Water Breaking During Pregnancy

Thanks to the movies, many people think that the first sign of labor is when the water bag breaks. Furthermore, as soon as the bag breaks, the lady on the big screen starts to scream that the baby is coming! This is the Hollywood version of childbirth. It is so pervasive a belief that many women become concerned when they begin to go into labor and they are still waiting for their water bag to break.

Time for a reality check. Most labors begin without the water bag breaking. Fewer than 10 percent of expectant mothers will break their water bag early in labor, before arriving at the hospital. Unfortunately, up to 33 percent of these women delay contacting their healthcare providers because their water hasn’t broken. The truth is that many women have their water broken for them at the hospital, or their water breaks after they are already in active labor.

When Will My Water Break?

The “water” we’re talking about is the amniotic fluid, which surrounds the baby in the membranous amniotic sac throughout the pregnancy. The outer layer of the sac is called the chorion. The inner layer is called the amnion. So the membranes are actually composed of two thin layers of tissue. The membranes are thin, but very strong and stretchable. It takes a lot of pressure to cause them to break, but a tiny nick from a sharp instrument will do it too, and this is how the doctor “breaks the water bag” in the hospital. Mother Nature’s process is somewhat mysterious, and is thought to involve enzymes, bacteria, and/or hormones, but we do not really know exactly how she does it.

The chorion is strengthened by collagen, a fibrous connective tissue also found in ligaments, cartilage, and tendons. Toward the end of the pregnancy the amount of collagen begins to decrease, which makes the chorion weaker. When the water bag breaks, the amniotic fluid will usually gush out for a moment, followed by a steady leak or trickle.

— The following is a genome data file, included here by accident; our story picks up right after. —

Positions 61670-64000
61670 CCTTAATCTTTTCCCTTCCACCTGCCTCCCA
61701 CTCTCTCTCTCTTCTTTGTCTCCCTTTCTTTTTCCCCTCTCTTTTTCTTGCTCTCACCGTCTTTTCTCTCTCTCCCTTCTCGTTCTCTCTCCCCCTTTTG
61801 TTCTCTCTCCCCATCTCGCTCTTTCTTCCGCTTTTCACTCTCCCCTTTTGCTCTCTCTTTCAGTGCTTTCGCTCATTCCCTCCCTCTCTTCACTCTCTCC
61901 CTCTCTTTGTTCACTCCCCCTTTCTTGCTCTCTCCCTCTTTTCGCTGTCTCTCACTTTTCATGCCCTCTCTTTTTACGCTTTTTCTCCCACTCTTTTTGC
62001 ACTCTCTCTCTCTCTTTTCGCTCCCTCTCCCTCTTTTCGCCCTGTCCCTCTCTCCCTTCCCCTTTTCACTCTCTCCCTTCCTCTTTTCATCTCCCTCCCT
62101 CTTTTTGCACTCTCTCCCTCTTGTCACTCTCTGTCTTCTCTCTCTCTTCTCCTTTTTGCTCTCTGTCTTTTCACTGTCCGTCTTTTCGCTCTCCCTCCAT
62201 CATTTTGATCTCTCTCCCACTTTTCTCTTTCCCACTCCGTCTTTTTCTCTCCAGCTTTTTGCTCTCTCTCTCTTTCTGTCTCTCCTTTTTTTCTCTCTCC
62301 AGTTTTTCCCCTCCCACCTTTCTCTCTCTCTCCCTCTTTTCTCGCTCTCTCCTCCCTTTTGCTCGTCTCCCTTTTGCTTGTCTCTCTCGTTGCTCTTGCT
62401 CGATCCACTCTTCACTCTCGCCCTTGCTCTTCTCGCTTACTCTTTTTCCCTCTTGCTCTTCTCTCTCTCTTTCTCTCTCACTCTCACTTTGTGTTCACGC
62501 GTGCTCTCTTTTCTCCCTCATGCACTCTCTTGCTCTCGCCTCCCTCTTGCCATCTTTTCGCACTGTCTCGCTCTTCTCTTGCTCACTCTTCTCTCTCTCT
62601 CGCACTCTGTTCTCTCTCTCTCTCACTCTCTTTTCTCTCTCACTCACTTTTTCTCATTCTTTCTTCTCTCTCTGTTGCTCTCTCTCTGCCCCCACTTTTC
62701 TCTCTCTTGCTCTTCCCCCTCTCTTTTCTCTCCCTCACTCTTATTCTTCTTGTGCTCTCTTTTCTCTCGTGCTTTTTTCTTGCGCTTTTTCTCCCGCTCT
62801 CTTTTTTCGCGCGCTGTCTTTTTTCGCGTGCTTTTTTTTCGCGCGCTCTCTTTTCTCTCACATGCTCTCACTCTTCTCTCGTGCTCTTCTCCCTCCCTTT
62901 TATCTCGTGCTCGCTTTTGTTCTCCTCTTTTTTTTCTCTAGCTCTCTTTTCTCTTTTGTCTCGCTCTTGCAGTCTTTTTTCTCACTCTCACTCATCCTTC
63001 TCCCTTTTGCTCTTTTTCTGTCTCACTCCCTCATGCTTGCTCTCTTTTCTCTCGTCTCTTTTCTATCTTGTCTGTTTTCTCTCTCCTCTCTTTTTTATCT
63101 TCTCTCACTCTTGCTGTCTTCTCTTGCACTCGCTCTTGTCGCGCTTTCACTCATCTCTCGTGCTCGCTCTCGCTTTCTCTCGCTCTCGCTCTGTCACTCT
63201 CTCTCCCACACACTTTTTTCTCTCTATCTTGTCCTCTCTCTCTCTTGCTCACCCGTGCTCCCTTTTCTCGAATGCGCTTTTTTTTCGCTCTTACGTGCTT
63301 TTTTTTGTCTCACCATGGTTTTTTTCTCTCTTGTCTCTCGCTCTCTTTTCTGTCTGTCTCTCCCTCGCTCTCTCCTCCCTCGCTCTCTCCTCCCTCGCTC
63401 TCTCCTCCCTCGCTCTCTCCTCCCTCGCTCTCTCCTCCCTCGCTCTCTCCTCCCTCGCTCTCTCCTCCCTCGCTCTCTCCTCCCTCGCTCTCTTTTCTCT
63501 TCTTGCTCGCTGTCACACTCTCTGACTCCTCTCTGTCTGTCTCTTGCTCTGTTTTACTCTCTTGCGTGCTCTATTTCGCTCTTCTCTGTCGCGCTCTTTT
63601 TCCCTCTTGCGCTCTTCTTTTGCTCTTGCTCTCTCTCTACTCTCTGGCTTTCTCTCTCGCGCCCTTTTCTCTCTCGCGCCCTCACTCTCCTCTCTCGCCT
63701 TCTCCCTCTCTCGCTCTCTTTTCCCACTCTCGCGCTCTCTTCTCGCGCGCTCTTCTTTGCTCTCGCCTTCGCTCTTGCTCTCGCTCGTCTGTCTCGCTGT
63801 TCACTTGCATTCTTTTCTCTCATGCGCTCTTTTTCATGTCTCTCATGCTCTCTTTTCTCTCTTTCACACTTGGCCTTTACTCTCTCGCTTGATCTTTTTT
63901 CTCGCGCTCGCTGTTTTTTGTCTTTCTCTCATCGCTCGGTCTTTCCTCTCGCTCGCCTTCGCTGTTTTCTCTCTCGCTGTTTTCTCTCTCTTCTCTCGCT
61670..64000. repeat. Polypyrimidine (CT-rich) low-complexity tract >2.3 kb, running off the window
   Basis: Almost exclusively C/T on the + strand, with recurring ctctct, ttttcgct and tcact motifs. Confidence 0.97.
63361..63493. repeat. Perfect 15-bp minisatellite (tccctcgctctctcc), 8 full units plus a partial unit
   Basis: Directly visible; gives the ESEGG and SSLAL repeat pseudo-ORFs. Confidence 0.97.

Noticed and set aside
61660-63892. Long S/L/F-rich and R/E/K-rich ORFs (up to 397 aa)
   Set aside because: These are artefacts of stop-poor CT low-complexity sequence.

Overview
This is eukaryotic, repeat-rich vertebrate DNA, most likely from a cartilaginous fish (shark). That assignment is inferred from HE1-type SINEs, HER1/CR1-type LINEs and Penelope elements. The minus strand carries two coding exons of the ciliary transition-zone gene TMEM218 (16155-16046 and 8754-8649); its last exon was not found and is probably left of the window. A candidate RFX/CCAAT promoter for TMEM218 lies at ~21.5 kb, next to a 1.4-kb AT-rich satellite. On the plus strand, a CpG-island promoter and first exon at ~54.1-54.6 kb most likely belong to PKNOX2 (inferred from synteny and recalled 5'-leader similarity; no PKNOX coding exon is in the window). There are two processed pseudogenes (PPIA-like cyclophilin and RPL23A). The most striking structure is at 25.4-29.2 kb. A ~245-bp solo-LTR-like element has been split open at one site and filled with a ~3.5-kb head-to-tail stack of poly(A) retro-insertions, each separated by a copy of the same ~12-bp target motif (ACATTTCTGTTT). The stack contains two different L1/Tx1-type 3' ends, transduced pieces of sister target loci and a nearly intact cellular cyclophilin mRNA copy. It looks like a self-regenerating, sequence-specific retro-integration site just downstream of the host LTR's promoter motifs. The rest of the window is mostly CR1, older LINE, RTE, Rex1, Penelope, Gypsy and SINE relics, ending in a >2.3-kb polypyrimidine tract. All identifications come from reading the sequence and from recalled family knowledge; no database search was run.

Some women report hearing a popping sound right before their water breaks. Other women experience symptoms such as trickling or wetness in the perineal area. Some women confuse amniotic fluid leakage with vaginal fluid, which is known to increase toward the end of a pregnancy.

How Will I Know if My Water Breaks?

If your water breaks, you may feel a rush of water as the amniotic fluid pools in the vagina. A steady stream of amniotic fluid usually continues to leak out after the initial rush of water. There are no over-the-counter tests you can purchase to see if the “water” is vaginal discharge or amniotic fluid. Only a doctor can test the fluid to determine whether or not your water has broken.

After you arrive at the hospital the doctor will test your fluid one of two ways; by placing the fluid on nitrazine paper to test the pH level of the fluid (vaginal fluid is acidic, but amniotic fluid is alkaline), or by placing the fluid under a microscope to look for the fern-like appearance it presents when it dries.

What Should I do if My Water Breaks?

The first thing you should do is grab a pen and paper. Write down the time your water broke, the color and appearance of the fluid, the estimated amount that came out, and anything else that is unique about it. Then call your doctor immediately. He or she will probably want you to head to your birthing location to prepare for labor. If you haven’t packed a hospital bag, now would be a good time. You shouldn’t worry about contacting family and friends right away, as the staff can usually assist you with that once you’ve arrived at the hospital.

Once you’re in the care of your healthcare provider, he or she will determine whether or not your water has broken. If you are full term, your doctor will probably induce labor if it doesn’t begin within 12–24 hours.

When Should I Contact My Doctor?

If you begin to experience any form of leakage toward the end of your pregnancy you should contact your doctor. It is possible that there has been a rupture in your amniotic sac. A rupture or break in your sac can cause infection. Labor usually begins within 24 hours of a woman’s water breaking, so it’s important that you seek medical attention if this happens.

This page was last updated on 06/2017

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